Disney has broken records, making the modest sum of $1 BILLION in the first 129 days of 2016 alone; but with their mountain of cash, are execs laughing on a boat of gold, eating orangutan baby and building actual Iron Man suits?
Probably not, but it's imperative to figure out just how much money they have made. The box office is often held up as the holy grail of a movie. Perhaps too much so, as it is often criticized for not valuing the artistic merit effectively: a movie can be loved by critics but panned by the masses. Where does the box office figure actually come from?
Here's a breakdown.
Box Office: Origins
The term "box office" is a bit weird, isn't it? We don't watch cinema in FedEx packing containers. The ticket office is not encased in a disposable rectangular frame. So, why all this boxy nonsense?
The term may have roots in the 16th century when theater admission was accepted by a "box" on the end of a stick passed around the audience. It has clearer origins in the 18th century from the "boxes," or private seating areas, up high in the theater where posh people couldn't see much but the paupers beneath could see them.
The number comes from the mothership of box office data, Box Office Mojo. The website, founded in 1999, tracks theaters' revenue. The numbers they publish are a compilation of all the theaters' total ticket sales. These are "gross," meaning they show exactly what people have paid for the movie. When you buy a cinema ticket, it should directly bump the box office Mojo up $10, or whatever you paid.
When you hear that Civil War has pulled in $181.8 million, this doesn't mean Disney has raked in that amount. In fact, they're probably looking at approximately $90 million — about half the moolah goes to what is called the "House Nut," the expensive operating costs of a theater.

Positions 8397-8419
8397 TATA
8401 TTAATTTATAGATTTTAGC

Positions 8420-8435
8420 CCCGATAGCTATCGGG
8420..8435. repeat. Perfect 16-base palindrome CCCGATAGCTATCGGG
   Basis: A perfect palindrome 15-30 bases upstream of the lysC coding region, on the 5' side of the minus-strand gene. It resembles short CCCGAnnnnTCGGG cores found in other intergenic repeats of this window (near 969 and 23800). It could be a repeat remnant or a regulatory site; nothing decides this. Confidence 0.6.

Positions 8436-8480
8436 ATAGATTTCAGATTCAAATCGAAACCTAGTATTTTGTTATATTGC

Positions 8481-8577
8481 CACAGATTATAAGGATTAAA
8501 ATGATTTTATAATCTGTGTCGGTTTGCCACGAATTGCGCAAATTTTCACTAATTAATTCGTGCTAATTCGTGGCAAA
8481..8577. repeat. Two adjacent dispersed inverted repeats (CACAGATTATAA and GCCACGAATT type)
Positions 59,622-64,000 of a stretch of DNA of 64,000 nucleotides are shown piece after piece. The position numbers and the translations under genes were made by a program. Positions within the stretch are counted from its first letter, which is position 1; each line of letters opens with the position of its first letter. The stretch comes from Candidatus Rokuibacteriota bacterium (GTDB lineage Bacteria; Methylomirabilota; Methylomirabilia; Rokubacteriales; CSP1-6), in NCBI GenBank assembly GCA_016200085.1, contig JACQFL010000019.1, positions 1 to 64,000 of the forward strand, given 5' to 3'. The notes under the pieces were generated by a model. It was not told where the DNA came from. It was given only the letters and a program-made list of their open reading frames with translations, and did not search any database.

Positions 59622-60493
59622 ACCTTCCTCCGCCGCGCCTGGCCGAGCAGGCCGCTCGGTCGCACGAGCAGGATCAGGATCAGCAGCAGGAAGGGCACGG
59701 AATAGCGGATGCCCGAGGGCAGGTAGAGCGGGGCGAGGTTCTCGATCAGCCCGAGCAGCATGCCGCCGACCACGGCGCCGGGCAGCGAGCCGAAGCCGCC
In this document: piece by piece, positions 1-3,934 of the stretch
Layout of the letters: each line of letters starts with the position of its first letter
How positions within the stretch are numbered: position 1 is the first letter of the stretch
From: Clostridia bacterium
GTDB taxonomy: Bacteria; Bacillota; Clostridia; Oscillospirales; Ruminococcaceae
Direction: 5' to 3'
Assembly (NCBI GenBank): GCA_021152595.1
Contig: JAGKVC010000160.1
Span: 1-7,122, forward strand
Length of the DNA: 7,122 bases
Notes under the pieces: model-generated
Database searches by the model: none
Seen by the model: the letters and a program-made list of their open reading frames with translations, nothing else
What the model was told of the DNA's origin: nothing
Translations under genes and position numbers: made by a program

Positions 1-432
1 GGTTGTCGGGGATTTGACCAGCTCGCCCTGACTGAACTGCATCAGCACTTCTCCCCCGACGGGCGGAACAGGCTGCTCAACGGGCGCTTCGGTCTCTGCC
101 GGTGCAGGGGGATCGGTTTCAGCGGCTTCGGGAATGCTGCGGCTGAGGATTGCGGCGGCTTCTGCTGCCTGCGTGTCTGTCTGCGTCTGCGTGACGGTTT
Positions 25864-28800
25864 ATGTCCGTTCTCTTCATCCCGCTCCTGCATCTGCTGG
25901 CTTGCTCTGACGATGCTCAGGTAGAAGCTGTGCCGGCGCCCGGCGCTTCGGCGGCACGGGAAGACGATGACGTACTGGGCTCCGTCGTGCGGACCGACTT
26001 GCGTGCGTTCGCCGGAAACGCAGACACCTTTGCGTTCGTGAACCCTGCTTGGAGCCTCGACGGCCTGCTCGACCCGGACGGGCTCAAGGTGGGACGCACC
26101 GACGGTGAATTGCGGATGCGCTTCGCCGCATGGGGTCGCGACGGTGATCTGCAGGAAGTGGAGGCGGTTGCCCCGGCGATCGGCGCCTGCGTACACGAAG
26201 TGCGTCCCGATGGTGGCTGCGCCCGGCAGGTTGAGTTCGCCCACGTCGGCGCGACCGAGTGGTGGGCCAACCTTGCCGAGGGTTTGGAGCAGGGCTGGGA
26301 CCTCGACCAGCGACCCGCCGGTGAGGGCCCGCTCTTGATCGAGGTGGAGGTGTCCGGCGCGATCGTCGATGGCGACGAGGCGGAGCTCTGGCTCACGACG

Mojo is a bit mysterious in having no details on how they "track" the theatrical box office earnings, but we can assume they compile all the data from cinemas nationwide electronically. This would mean it is open to some fault from smaller cinemas with less-digitized systems failing to submit their exact ticket take. They also make estimates. On their site Mojo describse:
Calendar Grosses are based on daily box office receipts or, when daily data is not available, estimates are used and are based on weekend and weekly data and historical box office trends. In cases where a final reported gross is different from its last reported gross for a given movie, the difference is assigned to the two weeks after the last reported gross date.
In most cases, this reflects receipts that have trickled in after a movie has stopped being tracked for reportage. Since box office has been more closely tracked in recent years, the calendar gross data is generally considered more comprehensive after 2001, while pre-2001 estimates are considered approximate. Accuracy of calendar grosses improves over a wider range of time viewed.
Basically, though Mojo does make estimates, unless the movie in question was released pre-2001 it will be pretty accurate.
The saucy number from the weekend box office is generally held to be the oracle of success for a movie. If it flops on the opening weekend, it's certain it's doomed commercially forevermore.
The weekend is not the conventional weekend — Satursay and Sunday — but a long weekend, including Friday too. Mojo receives studio estimates on Sunday morning at 9 a.m. Pacific Time and the actual figures on Monday after 1 p.m.
The dirty digit of the weekly box office is also not what you might expect of Monday – Sunday, but turns the week upside down with Friday – Thursday. The figure is the gross receipts paid in those seven days.
So, although it's fantastic news for a studio when they rake in $100 million at the box office, in real terms they are only getting around $50 million.
Is the box office always right?
Source: Box Office Mojo